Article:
Types of Stills Series: Stock Pot Still

Types of Stills Series: Stock Pot Still

Posted by Mary on May 1st 2018

Despite the name "moonshine still," this equipment can be used to distill many different substances, including essential oils and water. By definition, “moonshine” is any type of alcohol that is produced illegally, yet moonshine stills can be used to distill water, vinegar, essential oils, legally-produced alcohol, and more. The name is just something that has stuck around from years ago because these types of stills can and have been used to distill—you guessed it—moonshine! There are many different types of moonshine stills, such as pot stills, alembic stills, reflux stills, and Column Stills, and you’ll find information about many of these below.

Stock Pot Stills

Stock pot stills are popular designs for moonshine stills because they can be assembled from household items that are relatively inexpensive to buy. However, this type of distiller is not the safest to use for two reasons:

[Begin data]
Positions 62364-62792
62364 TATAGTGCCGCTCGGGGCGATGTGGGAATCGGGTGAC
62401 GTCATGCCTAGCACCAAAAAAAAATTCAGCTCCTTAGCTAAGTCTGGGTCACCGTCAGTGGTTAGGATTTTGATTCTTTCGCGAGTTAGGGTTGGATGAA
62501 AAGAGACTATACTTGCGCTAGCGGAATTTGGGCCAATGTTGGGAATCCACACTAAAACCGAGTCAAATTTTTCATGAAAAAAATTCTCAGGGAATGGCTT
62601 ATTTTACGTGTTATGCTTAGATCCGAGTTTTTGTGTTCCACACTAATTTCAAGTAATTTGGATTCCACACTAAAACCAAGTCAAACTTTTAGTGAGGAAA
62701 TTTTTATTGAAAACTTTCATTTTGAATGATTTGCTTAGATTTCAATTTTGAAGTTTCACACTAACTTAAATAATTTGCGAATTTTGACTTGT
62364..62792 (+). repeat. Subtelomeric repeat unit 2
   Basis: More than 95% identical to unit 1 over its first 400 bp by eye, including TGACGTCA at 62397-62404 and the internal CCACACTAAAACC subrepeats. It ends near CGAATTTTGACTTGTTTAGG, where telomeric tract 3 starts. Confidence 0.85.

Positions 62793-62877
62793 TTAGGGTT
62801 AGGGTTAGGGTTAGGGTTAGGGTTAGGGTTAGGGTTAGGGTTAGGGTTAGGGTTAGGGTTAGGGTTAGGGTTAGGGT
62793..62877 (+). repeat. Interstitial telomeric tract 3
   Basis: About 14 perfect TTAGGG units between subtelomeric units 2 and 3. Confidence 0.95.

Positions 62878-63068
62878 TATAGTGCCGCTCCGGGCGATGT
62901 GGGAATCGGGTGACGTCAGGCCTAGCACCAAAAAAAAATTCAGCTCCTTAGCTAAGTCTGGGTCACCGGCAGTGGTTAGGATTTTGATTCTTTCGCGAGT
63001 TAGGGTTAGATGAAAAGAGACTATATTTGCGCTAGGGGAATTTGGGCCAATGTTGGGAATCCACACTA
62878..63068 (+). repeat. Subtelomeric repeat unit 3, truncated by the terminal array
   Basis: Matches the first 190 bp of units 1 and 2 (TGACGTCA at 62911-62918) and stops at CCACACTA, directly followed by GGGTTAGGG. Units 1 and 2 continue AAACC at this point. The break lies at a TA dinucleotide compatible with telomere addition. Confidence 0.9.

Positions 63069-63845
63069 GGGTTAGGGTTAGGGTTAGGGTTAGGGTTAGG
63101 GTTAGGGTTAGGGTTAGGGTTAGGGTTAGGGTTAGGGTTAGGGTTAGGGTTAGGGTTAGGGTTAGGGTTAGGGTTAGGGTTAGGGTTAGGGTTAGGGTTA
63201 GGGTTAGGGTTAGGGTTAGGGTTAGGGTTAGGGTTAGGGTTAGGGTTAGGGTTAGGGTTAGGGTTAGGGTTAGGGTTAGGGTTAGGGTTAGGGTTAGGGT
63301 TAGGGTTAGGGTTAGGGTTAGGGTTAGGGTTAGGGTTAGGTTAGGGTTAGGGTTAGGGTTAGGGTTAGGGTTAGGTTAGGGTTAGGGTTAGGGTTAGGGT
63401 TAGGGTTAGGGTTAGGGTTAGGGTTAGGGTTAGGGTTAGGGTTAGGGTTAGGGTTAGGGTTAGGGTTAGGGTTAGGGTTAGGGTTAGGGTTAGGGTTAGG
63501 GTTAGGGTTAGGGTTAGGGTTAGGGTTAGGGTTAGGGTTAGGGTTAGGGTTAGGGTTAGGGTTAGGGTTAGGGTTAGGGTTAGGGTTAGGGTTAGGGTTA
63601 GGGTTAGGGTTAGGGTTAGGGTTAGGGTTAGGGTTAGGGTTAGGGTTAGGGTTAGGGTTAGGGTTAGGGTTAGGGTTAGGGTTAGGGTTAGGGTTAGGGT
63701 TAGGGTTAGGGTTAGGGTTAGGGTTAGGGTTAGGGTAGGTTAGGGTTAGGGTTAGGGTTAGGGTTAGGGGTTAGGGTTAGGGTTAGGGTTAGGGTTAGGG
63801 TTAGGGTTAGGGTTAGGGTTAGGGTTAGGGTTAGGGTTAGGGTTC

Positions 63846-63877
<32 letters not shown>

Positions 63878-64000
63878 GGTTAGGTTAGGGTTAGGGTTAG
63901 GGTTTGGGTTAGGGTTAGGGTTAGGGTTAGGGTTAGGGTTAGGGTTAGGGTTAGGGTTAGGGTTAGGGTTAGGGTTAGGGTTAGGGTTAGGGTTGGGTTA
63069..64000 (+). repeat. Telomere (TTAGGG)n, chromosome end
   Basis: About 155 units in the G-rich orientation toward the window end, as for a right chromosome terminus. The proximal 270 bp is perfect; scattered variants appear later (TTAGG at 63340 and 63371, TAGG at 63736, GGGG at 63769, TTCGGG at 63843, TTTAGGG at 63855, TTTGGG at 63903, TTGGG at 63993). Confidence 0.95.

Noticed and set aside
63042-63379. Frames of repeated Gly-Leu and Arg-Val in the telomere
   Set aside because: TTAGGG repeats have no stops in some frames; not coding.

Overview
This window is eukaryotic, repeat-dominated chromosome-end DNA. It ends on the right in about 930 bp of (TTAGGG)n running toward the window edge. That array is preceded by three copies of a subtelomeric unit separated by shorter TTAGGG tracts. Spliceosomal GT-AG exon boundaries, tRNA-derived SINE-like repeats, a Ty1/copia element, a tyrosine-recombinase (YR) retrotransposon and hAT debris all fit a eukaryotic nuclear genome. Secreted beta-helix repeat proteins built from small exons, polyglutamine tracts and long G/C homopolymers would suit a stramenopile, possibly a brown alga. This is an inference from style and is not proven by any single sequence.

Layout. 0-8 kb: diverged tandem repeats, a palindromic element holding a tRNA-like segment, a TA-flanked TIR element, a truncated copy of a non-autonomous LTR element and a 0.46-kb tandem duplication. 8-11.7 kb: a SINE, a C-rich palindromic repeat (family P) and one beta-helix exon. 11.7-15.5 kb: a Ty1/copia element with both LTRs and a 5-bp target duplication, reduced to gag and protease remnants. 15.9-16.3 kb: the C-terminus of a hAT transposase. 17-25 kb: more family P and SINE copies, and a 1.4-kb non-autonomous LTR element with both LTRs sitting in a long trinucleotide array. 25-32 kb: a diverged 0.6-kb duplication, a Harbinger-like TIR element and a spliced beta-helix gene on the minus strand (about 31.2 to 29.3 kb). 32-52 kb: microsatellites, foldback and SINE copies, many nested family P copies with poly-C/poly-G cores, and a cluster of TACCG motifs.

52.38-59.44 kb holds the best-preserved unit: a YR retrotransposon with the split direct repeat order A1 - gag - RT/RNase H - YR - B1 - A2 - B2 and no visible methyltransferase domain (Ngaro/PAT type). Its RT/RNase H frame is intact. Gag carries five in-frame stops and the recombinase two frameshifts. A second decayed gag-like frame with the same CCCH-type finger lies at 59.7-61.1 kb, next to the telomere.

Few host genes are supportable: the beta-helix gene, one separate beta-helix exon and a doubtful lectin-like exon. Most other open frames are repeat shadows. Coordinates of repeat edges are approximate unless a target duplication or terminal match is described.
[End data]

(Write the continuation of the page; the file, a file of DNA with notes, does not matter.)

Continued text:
1. You don’t have control over what you’re collecting, so you can’t easily dispose of methanol or foreshots. Methanol has long been a concern in making moonshine due to its negative health effects, which is a substantial reason why distillation using a stock pot still is not recommended.
  2. The second safety issue with this type occurs when you are actually boiling your mash and operating the still. There’s nowhere to put a thermometer so you can’t read the vapor temperature, and you can’t open the lid while you boil your wash. Plus, the stock pot still system isn’t sealed, which means the hot vapors can easily escape, especially if you’re not using enough ice to condense the vapor that is being produced. Throw in the fact that alcohol vapor is highly flammable and the possibility of an open flame, and using a homemade stock pot still could become a recipe for disaster. Always keep a fire extinguisher handy!

Some people confuse stock pot stills with Alembic distillers because both can be used on the stove top and both can use stock pots, but the difference between the two lies in how they function. We’ll explore the Alembic design in part 2 of this blog series.